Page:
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Latest Cetaceans Stories

2014-09-19 23:08:17

In recent weeks, humpback whales have been spotted in Tulemar Resort's bay area in Manuel Antonio, Costa Rica, during their annual migration period. Manuel Antonio, Costa Rica (PRWEB) September 19, 2014 Tulemar Vacation Homes, in Manuel Antonio Costa Rica, is a resort known for its abundance of wildlife. Monkeys, sloths, toucans, iguanas and more can be seen on a daily basis throughout the grounds; more recently, though, visitors have reported whale sightings in the Tulemar Bay area,...

Huaridelphis raimondii
2014-09-12 03:00:40

Cody Mooneyhan, Society of Vertebrate Paleontology The unusual river dolphins, some of them known for their poor eyesight and side-swimming behavior are all descendants of ocean-dwelling species. Until now, however, there has been no consensus about their relationships, and few specimens to help illuminate them. In the new issue of the Journal of Vertebrate Paleontology, researchers describe a new fossil dolphin species from the Miocene (dating to more than 16 mya) of the Pisco Basin, a...

2014-09-11 12:21:19

YARMOUTH PORT, Mass., Sept. 11, 2014 /PRNewswire-USNewswire/ -- Mariners and the public on the U.S. West Coast can now use an iPad(TM) and iPhone(TM) to help decrease the risk of injury or death to whales from ship strikes. Whale Alert a free mobile application originally developed in 2012 to help protect endangered right whales on the East Coast, has been updated with new features to provide mariners in the Pacific with the most current information available about whale movements and...

whale sex
2014-09-10 03:00:41

Robert Perkins, University of Southern California New study turns a long-accepted evolutionary assumption on its head, finding that whale pelvic bones play a key role in mating Both whales and dolphins have pelvic (hip) bones, evolutionary remnants from when their ancestors walked on land more than 40 million years ago. Common wisdom has long held that those bones are simply vestigial, slowly withering away like tailbones on humans. New research from USC and the Natural History...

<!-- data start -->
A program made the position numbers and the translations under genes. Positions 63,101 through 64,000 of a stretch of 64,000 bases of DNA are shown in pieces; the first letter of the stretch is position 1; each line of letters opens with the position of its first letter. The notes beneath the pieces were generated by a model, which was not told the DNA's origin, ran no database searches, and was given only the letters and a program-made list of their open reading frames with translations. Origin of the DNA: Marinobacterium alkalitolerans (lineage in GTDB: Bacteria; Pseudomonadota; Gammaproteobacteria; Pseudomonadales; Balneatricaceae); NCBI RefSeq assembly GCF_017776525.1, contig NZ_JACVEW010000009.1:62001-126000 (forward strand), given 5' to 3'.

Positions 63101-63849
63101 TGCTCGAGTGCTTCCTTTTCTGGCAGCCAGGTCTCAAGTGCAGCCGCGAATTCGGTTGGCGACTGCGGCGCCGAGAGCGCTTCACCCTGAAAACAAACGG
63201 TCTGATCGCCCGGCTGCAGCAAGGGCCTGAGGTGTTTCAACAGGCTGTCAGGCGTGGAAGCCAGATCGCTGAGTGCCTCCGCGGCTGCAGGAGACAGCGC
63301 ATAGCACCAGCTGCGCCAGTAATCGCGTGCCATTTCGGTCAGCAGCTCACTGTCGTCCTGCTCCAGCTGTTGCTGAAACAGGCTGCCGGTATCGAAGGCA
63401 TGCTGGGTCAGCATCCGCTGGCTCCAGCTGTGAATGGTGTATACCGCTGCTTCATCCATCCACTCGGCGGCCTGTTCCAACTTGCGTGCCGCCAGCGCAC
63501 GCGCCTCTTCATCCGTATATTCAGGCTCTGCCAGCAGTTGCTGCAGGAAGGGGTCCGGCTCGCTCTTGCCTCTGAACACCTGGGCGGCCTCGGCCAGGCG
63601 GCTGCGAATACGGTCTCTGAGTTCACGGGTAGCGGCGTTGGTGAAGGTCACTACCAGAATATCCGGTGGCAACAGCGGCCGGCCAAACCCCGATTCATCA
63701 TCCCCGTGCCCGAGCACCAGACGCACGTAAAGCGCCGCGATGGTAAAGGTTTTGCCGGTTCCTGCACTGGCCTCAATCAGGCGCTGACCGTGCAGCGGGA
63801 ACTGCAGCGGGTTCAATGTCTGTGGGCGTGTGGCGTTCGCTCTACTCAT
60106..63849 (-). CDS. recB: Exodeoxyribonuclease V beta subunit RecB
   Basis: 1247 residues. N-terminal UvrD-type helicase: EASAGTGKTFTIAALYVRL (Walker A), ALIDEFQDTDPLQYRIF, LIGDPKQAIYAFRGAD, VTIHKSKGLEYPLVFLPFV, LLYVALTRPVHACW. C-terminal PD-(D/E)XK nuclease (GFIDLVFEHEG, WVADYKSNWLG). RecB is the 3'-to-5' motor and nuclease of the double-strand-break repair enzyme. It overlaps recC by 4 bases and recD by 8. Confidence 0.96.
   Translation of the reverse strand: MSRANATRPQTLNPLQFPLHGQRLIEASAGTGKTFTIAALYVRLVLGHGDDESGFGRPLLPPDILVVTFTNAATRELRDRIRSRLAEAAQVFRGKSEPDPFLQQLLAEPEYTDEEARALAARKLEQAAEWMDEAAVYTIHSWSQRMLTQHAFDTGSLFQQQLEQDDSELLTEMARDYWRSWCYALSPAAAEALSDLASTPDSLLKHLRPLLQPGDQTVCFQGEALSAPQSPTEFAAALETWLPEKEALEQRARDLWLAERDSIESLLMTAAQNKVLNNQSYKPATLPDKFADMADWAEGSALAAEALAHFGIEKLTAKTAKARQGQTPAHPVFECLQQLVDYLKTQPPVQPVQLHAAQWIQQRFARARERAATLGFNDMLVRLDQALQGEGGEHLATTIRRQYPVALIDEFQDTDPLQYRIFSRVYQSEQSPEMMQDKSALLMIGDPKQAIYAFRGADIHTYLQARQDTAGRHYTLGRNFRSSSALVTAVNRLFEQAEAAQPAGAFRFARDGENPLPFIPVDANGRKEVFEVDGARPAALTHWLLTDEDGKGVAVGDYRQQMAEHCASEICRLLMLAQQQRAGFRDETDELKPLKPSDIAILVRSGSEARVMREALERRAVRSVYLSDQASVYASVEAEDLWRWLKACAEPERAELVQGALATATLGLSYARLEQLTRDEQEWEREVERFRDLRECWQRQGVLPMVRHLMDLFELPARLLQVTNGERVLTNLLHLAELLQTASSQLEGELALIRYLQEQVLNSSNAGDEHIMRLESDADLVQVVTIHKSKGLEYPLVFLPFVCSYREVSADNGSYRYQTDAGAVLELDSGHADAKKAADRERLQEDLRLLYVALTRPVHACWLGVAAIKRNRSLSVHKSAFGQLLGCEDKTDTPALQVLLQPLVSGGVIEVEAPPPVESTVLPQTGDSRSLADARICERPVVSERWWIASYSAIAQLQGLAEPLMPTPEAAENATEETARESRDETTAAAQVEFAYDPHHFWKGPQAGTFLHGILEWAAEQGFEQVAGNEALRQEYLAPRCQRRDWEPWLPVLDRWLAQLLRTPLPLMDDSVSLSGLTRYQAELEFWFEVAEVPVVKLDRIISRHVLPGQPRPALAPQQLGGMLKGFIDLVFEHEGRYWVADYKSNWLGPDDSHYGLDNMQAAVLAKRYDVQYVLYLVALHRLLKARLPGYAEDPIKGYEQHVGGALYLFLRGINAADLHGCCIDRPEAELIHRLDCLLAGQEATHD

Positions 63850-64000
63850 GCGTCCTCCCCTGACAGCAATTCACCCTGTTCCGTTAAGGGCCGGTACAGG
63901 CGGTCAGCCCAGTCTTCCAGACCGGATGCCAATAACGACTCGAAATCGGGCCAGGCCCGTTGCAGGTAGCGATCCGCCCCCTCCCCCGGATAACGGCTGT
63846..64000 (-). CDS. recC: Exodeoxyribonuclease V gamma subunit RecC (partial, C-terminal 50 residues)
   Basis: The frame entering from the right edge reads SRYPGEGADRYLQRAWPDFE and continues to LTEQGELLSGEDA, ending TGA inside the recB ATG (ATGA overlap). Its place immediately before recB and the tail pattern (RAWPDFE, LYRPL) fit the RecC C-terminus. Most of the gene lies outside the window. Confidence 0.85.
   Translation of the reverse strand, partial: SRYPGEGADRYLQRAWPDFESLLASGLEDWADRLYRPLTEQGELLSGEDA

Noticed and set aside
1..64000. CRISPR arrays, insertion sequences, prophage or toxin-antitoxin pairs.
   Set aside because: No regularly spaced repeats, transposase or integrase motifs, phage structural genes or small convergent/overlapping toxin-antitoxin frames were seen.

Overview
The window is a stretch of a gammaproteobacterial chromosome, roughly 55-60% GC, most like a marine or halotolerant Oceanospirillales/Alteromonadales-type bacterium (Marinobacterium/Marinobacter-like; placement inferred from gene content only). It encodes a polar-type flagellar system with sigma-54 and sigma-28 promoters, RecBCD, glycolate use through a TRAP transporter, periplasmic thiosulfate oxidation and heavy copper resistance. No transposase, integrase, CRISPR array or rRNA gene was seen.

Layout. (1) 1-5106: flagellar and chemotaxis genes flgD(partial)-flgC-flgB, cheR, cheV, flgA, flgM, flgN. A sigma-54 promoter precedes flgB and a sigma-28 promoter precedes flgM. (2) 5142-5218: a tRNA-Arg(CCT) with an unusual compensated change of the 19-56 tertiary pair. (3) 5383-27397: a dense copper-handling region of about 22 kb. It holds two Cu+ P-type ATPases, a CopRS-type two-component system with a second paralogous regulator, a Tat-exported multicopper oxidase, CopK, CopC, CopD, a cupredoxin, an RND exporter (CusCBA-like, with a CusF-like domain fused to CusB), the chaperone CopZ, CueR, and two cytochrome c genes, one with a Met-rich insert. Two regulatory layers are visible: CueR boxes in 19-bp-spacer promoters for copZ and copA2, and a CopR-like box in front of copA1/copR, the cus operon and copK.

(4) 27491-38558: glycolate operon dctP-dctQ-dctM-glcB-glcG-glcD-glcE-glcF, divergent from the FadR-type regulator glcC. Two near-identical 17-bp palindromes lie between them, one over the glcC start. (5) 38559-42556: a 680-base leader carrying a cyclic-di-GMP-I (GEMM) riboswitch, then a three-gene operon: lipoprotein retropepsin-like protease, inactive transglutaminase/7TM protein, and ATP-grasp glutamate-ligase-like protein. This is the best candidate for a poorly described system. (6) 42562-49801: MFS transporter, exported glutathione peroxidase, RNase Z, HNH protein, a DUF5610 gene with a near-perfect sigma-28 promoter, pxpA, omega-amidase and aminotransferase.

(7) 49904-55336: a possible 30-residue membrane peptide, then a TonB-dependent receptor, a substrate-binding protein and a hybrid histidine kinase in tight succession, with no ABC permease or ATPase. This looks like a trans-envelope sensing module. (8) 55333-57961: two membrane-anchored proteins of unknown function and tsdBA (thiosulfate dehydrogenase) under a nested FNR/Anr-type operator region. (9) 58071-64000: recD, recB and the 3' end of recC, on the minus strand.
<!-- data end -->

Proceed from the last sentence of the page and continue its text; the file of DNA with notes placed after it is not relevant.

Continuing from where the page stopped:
blue whales
2014-09-06 05:18:47

Chuck Bednar for redOrbit.com - Your Universe Online California blue whales have become the first group of the endangered species to experience a population rebound, demonstrating their ability to rebound when carefully managed, according to new research appearing in the journal Marine Mammal Science. Blue whales are the largest animals on Earth, reaching nearly 100 feet in length and weighing nearly 200 tons when they reach adulthood. They are also the heaviest creature to ever live,...

cetacean pleasure
2014-08-15 03:41:28

The Company of Biologists Dolphins and whales squeal with delight Sam Ridgway has spent most of his life learning about dolphins and whales. Over his five-decade career he has asked these cetaceans various questions, including how deep they can dive and how depth affects their hearing. As he trained each animal to answer his questions, he rewarded them with tasty fish treats, and each time that they received a reward he remembers that they squealed. Initially he thought that the squeals...

dwarf minke whale
2014-08-15 03:26:30

The Company of Biologists First live observations of minke whales feeding under sea ice Highly maneuverable and built like torpedoes, minke whales are the most common whales in Antarctic waters, yet the animals could be living on a knife edge as their sea-ice homes dwindle rapidly. 'Sea ice in the area around the Antarctic Peninsula has decreased dramatically in the last 30 years', warns Ari Friedlaender from Oregon State University, USA, adding, 'yet we do not know how critical the sea...

whale shark
2014-08-05 06:11:35

April Flowers for redOrbit.com - Your Universe Online The largest fish in the world, at more than 30 feet long, are the whale sharks. Researchers have gained a rare look into the world of these behemoths with a newly-discovered aggregation of juvenile whale sharks off the coast of Saudi Arabia. An international collaboration of scientists from the Woods Hole Oceanographic Institution (WHOI), the King Abdullah University of Science and Technology (KAUST) and the Massachusetts Division of...